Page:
In trials with Thoroughbreds, a lower glycemic response was seen when the horses were given hay plus I.R. Pellet than when hay alone was fed. Some ECD horses have trouble maintaining body condition. For those horses that need to gain weight, it's still important to use feeds that produce a low glycemic response. The addition of vegetable oil to a horse's grain ration greatly reduces glycemic response, and rice bran also has a low glycemic index. A note of warning: So-called “senior” feeds often contain molasses and other ingredients that are high in sugar, making these products a less desirable choice for ECD horses.
Equine metabolic syndrome (EMS) is a condition characterized by insulin resistance and an increased risk of pasture-associated laminitis. EMS horses epitomize the term “easy keeper” and often have an obese, cresty appearance.
Like overweight horses with ECD, EMS horses need to lose weight while still meeting their nutritional requirements. Hay or limited grazing can meet the forage requirement, and supplementation with a balancer such as I.R. Pellet can be used to assure proper nutrition. Except in cases where the horse is lame from laminitis or other causes, exercise should be increased gradually to encourage weight loss.
Recurrent exertional rhabdomyolysis (RER) is an inherited condition that involves abnormal intracellular calcium regulation during muscle contraction. Horses with RER suffer from painful muscle cramping when they exercise.
This “tying-up” is sometimes triggered by excitement or stress, and is seen somewhat more often in young, nervous fillies than in colts in race training. Horses with RER are often training and exercising at an intense level, so they usually have a need for more calories than can be supplied by the forage portion of the diet. At the same time, high grain intakes are associated with tying-up. Research conducted at the University of Minnesota in conjunction with Kentucky Equine Research (KER) suggested that using a low-starch, high-fat feed such as Re-Leve instead of traditional grain mixes significantly reduced the amount of muscle damage in horses with RER. A suitable ration would be a feed supplying a significant part of its energy from fermentable fiber (soy hulls, beet pulp), with less than 10% nonstructural carbohydrates and over 10% fat.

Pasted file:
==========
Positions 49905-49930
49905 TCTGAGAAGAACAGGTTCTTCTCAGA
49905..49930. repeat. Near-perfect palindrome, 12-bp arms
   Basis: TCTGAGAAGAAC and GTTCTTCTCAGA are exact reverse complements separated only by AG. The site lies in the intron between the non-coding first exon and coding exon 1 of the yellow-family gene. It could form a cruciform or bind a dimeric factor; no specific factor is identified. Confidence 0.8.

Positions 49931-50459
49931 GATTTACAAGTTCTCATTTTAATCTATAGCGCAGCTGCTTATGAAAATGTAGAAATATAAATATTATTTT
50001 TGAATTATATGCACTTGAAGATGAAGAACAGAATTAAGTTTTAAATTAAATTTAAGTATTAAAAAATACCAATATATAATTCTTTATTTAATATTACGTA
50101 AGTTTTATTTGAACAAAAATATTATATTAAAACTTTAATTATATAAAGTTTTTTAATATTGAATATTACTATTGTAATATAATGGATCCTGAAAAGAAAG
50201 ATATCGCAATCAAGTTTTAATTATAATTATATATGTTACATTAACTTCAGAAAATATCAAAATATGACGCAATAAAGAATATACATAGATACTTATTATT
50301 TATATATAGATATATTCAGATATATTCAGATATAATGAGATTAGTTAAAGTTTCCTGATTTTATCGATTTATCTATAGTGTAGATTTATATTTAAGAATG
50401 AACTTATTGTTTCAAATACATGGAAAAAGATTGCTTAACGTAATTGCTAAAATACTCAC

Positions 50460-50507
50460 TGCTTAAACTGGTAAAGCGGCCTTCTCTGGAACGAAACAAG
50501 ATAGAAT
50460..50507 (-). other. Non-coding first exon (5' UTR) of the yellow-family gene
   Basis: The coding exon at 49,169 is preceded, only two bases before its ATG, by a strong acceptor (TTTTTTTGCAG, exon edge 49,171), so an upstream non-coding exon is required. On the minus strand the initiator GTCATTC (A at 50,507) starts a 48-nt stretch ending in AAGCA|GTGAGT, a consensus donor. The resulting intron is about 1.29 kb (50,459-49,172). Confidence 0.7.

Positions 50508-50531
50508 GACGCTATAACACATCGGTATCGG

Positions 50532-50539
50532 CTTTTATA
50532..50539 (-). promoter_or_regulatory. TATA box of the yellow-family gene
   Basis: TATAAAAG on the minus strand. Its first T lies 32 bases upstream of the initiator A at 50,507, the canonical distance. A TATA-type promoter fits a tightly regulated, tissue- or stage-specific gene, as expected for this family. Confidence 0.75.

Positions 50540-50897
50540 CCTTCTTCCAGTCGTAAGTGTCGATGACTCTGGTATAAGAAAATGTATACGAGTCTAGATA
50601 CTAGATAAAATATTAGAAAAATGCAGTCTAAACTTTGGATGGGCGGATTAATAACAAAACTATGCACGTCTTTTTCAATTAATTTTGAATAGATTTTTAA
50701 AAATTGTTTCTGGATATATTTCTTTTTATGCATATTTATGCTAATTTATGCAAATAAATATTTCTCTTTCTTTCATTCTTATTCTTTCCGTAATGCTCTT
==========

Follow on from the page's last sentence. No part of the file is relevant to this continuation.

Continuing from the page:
Polysaccharide storage myopathy (PSSM) is most commonly seen in horses with Quarter Horse breeding, and also in some draft and Warmblood breeds. It is characterized by abnormal glycogen accumulation in muscle tissue caused by a hypersensitivity to insulin.
Physical problems range from muscle quivering and cramping to sudden collapse. Horses with PSSM are best managed on a program similar to that of RER horses, with energy and nutrients provided by a low-starch, highfat feed.
Developmental orthopedic disease refers to a set of skeletal problems related to improper development and maturation. Joint problems like osteochondritis dissecans (OCD), cysts in cartilage, swelling, and lameness are some manifestations of defects in the process by which a young horse's bones grow and harden. Research from KER has shown that feeds producing high levels of blood glucose and insulin are linked to higher than average levels of OCD. While there is more to be learned about the causes of OCD, there is some evidence that digestion of large grain meals may increase a young horse's risk. One theory is that high levels of blood insulin affect the maturation of cartilage cells, possibly leading to altered cartilage growth or faulty mineralization. The use of concentrates with a low glycemic index is suggested to support growth in young horses without causing a potentially dangerous starch overload.